Research methodology

Adopting both a descriptive and evaluative research approach and a positivistic philosophy, a cross-sectional quantitative survey was conducted to collect primary data (Saunders, Lewis & Thornhill 2019) from Region 1 of the Tshwane Metropolitan Municipality communities where the programme is implemented (Erasmus extension 11 and Soshanguve). At the seven CWP sites in Erasmus extension 11 and Soshanguve, 2000 participants, 110 supervisors and one manager are employed (a total of 2111), as follows:

  • Food security and security support had about 600 participants. They focus on gardening services and food production. The security support personnel ensure that tools and sites are kept safe.
  • Mentorship had about 150 participants. They provide support to youth through the provision of basic skills and encouragement on how to deal with life’s challenging situations, such as drugs and peer pressure.
  • Support for early childhood development had about 200 participants. They focus on providing basic educational development to children prior to primary education.
  • Support to schools had about 200 participants. They ensure that schools are clean and well cared for.
  • Community safety had approximately 300 participants, and their main objective is to transform what is commonly known as ‘dangerous spots/places’ into safe ones, to ensure community members are safe.
  • Home-based care and auxiliary care services had an estimated 300 participants and their main objective is to ensure that the elderly and the sick are well taken care of in the community.
  • Environmental programmes, with an estimated 250 participants, focus on transforming unoccupied spaces into parks or vegetable gardens.

Owing to the national COVID-19 lockdown implemented in March 2020, all CWP participants and supervisors had not yet returned to the respective sites in October 2020. Probability sampling was not possible. The CWP programme manager, invited all the CWP participants and supervisors to a meeting at the Erasmus site, where strict hygiene regulations were adhered to by allowing only 40 CWP participants inside the hall. As all 2111 employees from Region 1 were invited, and a sample was not drawn, it is the equivalent of a census. The same structured questionnaire in English was used for all to complete. On Day 1, 150 questionnaires were completed owing to the limitation of 40 respondents in the hall at any one time. Respondents who could not read and write, were assisted by the researcher who is fluent in Tswana, the local vernacular. Only those who had not completed the questionnaire, were invited to return either the next day or any day until Friday. On Day 2, 50 questionnaires were completed and on Day 3, only 20 questionnaires were completed. No one arrived on Day 4 and 5. A total of 219 questionnaires (219/2111 is an 11% response rate) were completed – 190 CWP participants and 29 CWP supervisors.

Some CWP participants did not return after the first day, because there was no reward for completing the questionnaire. Others did not return because they did not see any benefit for themselves in completing the questionnaire. Some elderly participants were discouraged from participating as they do not understand English and would have needed a translator to assist with the completion of the questionnaire.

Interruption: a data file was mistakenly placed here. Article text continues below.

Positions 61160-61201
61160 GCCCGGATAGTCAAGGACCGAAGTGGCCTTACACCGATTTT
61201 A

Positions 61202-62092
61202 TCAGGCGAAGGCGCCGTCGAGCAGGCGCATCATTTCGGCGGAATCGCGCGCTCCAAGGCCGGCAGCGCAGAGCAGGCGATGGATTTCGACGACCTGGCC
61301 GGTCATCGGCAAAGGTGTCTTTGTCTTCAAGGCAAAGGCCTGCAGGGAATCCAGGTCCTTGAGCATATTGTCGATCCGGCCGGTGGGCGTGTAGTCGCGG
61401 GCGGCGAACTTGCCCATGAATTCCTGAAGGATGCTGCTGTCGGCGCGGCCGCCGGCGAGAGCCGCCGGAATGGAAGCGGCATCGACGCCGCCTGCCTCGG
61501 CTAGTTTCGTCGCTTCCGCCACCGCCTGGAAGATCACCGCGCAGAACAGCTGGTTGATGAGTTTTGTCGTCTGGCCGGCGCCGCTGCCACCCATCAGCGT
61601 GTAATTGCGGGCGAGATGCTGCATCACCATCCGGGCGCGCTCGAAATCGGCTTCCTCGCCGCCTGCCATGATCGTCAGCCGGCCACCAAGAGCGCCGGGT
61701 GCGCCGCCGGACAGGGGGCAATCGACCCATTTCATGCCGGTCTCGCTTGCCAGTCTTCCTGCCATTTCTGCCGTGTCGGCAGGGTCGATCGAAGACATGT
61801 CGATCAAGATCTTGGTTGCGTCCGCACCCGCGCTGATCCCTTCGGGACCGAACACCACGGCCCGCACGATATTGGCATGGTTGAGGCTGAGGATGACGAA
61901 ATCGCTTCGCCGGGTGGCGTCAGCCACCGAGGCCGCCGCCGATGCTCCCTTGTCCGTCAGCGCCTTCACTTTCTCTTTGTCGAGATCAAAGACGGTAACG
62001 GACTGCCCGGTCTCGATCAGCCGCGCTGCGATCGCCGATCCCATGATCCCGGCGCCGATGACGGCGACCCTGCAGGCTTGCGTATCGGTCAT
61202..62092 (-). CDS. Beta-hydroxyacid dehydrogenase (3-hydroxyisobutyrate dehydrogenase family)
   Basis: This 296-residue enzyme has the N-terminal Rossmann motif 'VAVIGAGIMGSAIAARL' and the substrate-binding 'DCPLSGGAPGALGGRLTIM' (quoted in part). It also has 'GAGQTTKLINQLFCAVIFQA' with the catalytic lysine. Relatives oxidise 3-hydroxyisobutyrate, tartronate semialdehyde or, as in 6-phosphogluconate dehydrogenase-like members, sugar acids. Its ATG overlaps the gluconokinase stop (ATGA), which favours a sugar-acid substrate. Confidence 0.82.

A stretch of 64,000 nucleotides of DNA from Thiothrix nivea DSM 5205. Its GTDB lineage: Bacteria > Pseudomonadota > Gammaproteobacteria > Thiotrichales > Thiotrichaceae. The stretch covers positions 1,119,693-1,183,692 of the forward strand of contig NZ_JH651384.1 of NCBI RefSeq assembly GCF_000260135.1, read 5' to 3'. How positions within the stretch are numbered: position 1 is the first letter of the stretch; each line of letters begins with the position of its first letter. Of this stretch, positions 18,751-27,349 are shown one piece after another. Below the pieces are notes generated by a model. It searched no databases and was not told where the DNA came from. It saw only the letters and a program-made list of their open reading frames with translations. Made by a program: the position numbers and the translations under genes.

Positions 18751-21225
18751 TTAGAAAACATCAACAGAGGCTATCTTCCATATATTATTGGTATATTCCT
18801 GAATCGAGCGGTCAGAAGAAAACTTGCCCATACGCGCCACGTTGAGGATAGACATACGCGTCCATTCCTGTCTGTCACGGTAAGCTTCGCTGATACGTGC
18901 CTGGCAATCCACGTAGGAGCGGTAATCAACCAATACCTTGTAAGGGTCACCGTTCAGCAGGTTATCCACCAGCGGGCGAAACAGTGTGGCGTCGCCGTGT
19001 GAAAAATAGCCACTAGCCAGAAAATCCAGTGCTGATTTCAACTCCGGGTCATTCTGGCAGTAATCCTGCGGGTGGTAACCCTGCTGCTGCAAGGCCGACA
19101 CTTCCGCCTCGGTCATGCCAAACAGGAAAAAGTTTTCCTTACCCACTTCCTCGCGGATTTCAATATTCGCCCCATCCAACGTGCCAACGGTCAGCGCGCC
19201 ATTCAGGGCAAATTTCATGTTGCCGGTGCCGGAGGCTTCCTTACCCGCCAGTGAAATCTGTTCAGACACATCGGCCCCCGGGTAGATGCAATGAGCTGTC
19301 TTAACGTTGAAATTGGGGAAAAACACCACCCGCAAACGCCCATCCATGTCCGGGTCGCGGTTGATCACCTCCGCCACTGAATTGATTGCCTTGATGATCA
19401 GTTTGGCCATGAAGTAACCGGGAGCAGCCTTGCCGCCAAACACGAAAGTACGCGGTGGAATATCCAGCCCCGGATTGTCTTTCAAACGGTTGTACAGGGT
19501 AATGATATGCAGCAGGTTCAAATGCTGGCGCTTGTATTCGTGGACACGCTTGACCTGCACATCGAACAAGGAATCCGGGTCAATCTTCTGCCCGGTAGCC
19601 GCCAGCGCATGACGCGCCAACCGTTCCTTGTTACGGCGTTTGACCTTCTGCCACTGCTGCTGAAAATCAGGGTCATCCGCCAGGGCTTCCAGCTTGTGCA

A structured questionnaire informed by the literature review and refined by the statistician and including a letter of consent was pilot tested with five respondents from a similar programme. No adjustments were required. After ethical clearance was granted by the School of Economics Committee for Ethics at the University of Johannesburg, primary data collection through mostly self-completed questionnaires and some researcher-assisted completed questionnaires commenced. Descriptive statistics were used to analyse the numerical data.

Ethical considerations

Approval to conduct the study was obtained from the School of Economics Ethics Clearance Committee, University of Johannesburg, reference number: FEFSREC2017082901.

Results and discussions

Demographic profile of respondents

Of the 219 respondents, 87% are CWP participants, whilst 13% are supervisors. Nearly two-thirds of this sample (63%) are females, whilst a third are males (37%). The gender disparity can be partly explained by the aim of the CWP programme to empower women to reduce high levels of poverty and unemployment amongst women in rural areas. These percentages echo those of Philip (2013:11) whose study of 400 CWP participants from 6 communities in South Africa included 70% females. Trade and Industrial Policy Strategies (TIPS 2014:21) testified that the unemployment and poverty level amongst women is disproportionally high.

With regard to age distribution, according to the age classification of Stats SA (2015), 37% of the respondents are youth (20–35 years), whilst 24% are from the prime age group (36–45 years), with 21% in the mature age group (46–55 years) and 18% in the elderly working age group (56–65 years). The large proportion of youth active in the programme aligns with the unemployment statistics in the country. In the first quarter of 2020, 43.2% of South African youth were reported to be unemployed (Stats SA 2020:1).

According to CoGTA (2018:18), the CWP not only aims to provide employment but also to support youth development in poor localities.

With regard to level of education, 60% of the respondents did not have a matric certificate, whilst 40% had a matric certificate, of which a few had a tertiary diploma or degree. According to the CWP manual (CoGTA 2018:26), the programme provides work at the local level sphere for those over 18 years who are willing and able to work, regardless of gender or level of education.